Walgreen: Great Company, Terrible Price

May.29.14 | About: Walgreens Boots (WBA)

Summary

Shares of Walgreen have gone up by 21.5% year to date.

Dividend yield has dropped to only 1.80%.

I'll stay on the sidelines untill it gets cheaper.

Walgreen (WAG) has a long history of rewarding its shareholders with ever-increasing dividends. It's these dividend increases that have earned the company a place among the Dividend Aristocrats, a list of companies with over 25 years of growing dividends.

Walgreen has consistently outperformed the S&P 500, as can be seen in the table below.

Time frame

S&P 500 returns

WAG returns

Year to date

3.31%

21.53%

3 months

2.71%

2.74%

6 months

5.67%

17.89%

1 year

15.76%

37.50%

2 years

44.92%

122.60%

5 years

115.31%

136.15%

Click to enlarge

This is great news for anyone who has bought shares in the past and held on to them, but for investors looking to get in now, it might not be as positive. The price per share has gone up a lot faster than the dividend, causing the yield to drop to only 1.80%. The next graph displays Walgreen's dividend yield and share price. We can clearly see the yield moving opposite to the price per share.

WAG Chart

WAG data by YCharts

Walgreen has been increasing its dividend at a higher rate than the growth in EPS, which has led the payout ratio to go from only 14.7% in 2005 to well over 40% in the past 12 months. These massive dividend increases have attracted many dividend investors over the years, which has caused the price per share to skyrocket.

WAG Dividend Chart

WAG Dividend data by YCharts

At the current price of $69.81 per share, Walgreen is trading very close to its 52-week high of $71.02. Analysts are expecting earnings per share to reach $3.44 this year, which puts Walgreen's forward price-to-earnings ratio at 20.3. This is very expensive when considering the fact Walgreen's 5-year average p/e is only 16.6. (Source: Morningstar)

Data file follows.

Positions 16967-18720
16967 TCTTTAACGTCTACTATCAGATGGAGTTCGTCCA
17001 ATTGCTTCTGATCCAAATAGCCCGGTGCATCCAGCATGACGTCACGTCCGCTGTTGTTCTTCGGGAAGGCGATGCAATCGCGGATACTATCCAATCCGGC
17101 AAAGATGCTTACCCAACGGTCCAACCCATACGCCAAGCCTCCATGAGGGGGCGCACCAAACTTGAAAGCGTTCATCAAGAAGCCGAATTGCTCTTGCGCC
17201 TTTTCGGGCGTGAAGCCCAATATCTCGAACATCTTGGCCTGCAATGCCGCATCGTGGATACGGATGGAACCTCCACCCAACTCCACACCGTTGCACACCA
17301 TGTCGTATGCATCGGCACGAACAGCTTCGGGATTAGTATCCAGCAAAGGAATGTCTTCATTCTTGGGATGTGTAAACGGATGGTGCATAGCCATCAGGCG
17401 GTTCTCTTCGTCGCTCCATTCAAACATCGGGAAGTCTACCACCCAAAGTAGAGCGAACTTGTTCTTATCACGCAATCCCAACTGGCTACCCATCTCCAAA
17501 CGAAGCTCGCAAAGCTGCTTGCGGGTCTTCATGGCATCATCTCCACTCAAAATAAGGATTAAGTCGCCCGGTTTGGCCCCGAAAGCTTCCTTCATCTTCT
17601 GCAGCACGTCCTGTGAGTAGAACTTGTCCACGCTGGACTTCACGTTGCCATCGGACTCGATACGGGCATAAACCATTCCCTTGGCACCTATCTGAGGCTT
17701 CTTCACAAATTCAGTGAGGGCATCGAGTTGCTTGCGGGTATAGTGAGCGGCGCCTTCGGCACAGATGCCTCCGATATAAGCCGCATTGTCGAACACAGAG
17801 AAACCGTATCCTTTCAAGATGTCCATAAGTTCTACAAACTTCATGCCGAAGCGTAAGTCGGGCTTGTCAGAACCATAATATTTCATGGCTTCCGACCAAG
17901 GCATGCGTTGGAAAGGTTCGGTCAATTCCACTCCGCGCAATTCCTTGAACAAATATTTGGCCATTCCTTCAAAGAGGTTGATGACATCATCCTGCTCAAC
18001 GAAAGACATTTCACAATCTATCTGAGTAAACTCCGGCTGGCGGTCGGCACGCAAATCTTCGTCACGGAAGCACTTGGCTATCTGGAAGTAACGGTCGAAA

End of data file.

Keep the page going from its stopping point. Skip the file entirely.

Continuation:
The price-to-sales ratio shows a similar pattern. With revenues expected to reach $75.83 billion in the current fiscal year, Walgreen has a forward price-to-sales ratio of 0.88, much higher than the 5-year average of 0.6.

Click to enlarge

Walgreen's balance sheet looks exactly like one would expect from a healthy, growing company. The $1.78 billion in cash ($1.86 per share) offers quite a bit of protection from dividend cuts. Furthermore, the current ratio is a very healthy 1.42, while the quick ratio stands at 0.57.

I have written about Walgreen before, in December last year, when I rated it as a Buy. At the current price however, I would recommend steering clear of this stock, as I feel it has become overvalued. The increasing share price has dropped the dividend yield to the point where I'm no longer interested. I may consider buying shares if the forward p/e drops back to around its 5-year average. Assuming analyst expectations of $3.44 in earnings per share for the current fiscal year are correct, this represents a price target of $57.10, which is much lower than the current price of $69.81.

Disclaimer: I am not a registered investment advisor and do not provide specific investment advice. The information contained herein is for informational purposes only. Nothing in this article should be taken as a solicitation to purchase or sell securities. Before buying or selling any stock, you should do your own research and reach your own conclusion. It is up to investors to make the correct decision after necessary research. Investing includes risks, including loss of principal.

Disclosure: I have no positions in any stocks mentioned, and no plans to initiate any positions within the next 72 hours. I wrote this article myself, and it expresses my own opinions. I am not receiving compensation for it (other than from Seeking Alpha). I have no business relationship with any company whose stock is mentioned in this article.